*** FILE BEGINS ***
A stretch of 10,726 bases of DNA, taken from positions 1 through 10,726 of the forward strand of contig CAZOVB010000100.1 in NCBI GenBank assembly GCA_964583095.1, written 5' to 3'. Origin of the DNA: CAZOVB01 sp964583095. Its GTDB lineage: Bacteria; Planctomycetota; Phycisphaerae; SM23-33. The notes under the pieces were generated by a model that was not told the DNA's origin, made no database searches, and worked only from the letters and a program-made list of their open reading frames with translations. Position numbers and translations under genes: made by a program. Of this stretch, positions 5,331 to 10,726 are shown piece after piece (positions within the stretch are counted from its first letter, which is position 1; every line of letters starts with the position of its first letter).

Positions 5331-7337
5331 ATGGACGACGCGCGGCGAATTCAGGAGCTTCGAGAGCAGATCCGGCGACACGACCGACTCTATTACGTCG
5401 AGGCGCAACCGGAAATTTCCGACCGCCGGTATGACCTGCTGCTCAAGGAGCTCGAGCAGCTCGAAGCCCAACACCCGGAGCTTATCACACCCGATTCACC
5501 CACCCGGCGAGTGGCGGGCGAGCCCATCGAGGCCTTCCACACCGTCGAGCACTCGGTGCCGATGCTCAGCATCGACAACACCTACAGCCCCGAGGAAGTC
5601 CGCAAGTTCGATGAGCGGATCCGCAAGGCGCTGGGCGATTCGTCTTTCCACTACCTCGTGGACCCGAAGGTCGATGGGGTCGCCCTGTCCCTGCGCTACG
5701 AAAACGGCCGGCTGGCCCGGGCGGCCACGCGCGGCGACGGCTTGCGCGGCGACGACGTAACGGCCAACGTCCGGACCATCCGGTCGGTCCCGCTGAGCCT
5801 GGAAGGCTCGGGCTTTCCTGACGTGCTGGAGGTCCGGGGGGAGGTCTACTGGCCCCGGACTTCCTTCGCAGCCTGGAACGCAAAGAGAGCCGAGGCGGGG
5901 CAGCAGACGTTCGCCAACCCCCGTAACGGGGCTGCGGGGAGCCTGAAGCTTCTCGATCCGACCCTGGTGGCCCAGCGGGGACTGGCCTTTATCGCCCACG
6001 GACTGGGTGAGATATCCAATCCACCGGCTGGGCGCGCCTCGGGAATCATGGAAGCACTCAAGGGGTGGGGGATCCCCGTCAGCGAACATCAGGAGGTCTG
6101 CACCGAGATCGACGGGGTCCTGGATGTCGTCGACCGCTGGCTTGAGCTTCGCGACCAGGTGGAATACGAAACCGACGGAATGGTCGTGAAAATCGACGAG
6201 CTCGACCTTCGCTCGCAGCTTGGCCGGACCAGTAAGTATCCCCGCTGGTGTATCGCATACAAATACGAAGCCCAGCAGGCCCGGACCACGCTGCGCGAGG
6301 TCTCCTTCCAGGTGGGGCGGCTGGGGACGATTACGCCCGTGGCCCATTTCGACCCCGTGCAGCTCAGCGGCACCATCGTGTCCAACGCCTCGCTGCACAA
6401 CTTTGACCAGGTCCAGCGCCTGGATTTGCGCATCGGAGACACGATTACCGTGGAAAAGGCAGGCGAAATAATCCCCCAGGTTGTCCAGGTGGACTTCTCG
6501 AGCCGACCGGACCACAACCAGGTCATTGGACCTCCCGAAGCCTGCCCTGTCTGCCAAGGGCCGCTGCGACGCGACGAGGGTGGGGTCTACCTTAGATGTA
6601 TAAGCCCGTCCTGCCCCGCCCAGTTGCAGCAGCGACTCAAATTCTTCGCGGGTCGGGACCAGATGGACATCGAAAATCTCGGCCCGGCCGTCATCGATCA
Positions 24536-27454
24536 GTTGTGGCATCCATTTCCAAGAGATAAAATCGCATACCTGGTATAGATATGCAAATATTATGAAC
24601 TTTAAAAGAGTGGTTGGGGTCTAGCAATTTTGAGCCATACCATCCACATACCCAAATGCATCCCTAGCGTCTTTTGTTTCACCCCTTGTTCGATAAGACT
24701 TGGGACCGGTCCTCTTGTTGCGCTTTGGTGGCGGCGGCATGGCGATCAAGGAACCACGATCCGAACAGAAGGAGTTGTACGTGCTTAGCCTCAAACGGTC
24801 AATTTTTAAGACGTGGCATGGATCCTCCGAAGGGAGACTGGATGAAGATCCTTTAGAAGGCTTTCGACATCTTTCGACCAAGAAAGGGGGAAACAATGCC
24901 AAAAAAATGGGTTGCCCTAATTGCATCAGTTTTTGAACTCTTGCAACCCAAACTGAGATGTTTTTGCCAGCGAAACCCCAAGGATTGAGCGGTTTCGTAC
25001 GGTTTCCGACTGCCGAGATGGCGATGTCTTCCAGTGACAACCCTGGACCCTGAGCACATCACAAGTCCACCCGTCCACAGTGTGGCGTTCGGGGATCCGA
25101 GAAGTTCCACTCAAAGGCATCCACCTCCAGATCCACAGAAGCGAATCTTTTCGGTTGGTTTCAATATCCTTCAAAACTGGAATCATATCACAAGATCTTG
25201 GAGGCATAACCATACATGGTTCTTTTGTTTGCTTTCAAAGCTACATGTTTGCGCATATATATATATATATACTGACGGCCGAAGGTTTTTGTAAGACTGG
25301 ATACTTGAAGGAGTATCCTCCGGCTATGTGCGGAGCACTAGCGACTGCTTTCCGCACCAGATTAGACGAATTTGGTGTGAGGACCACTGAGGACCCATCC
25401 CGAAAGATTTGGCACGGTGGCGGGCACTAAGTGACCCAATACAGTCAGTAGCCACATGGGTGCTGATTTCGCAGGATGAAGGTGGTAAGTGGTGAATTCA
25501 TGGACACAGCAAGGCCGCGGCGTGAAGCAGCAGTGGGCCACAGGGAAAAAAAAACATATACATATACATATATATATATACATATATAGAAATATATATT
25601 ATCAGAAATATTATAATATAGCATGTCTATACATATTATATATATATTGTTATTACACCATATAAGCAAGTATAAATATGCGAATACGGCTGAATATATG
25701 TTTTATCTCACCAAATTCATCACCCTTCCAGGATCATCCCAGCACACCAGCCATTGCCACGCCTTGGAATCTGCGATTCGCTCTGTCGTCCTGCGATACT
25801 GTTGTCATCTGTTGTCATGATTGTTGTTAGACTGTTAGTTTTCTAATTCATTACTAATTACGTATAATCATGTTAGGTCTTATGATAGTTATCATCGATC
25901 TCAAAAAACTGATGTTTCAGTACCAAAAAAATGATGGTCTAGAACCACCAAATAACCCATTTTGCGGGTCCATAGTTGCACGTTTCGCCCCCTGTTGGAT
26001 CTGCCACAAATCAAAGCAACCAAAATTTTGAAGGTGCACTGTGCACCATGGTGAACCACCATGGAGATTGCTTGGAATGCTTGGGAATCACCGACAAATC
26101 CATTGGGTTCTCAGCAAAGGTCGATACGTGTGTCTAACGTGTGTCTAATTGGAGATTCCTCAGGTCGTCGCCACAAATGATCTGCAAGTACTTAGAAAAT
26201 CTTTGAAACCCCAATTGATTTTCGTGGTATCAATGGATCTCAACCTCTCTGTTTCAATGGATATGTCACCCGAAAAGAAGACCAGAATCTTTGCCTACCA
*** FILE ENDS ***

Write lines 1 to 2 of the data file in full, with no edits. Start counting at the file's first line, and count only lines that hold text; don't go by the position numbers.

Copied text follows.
A stretch of 10,726 bases of DNA, taken from positions 1 through 10,726 of the forward strand of contig CAZOVB010000100.1 in NCBI GenBank assembly GCA_964583095.1, written 5' to 3'. Origin of the DNA: CAZOVB01 sp964583095. Its GTDB lineage: Bacteria; Planctomycetota; Phycisphaerae; SM23-33. The notes under the pieces were generated by a model that was not told the DNA's origin, made no database searches, and worked only from the letters and a program-made list of their open reading frames with translations. Position numbers and translations under genes: made by a program. Of this stretch, positions 5,331 to 10,726 are shown piece after piece (positions within the stretch are counted from its first letter, which is position 1; every line of letters starts with the position of its first letter).

Positions 5331-7337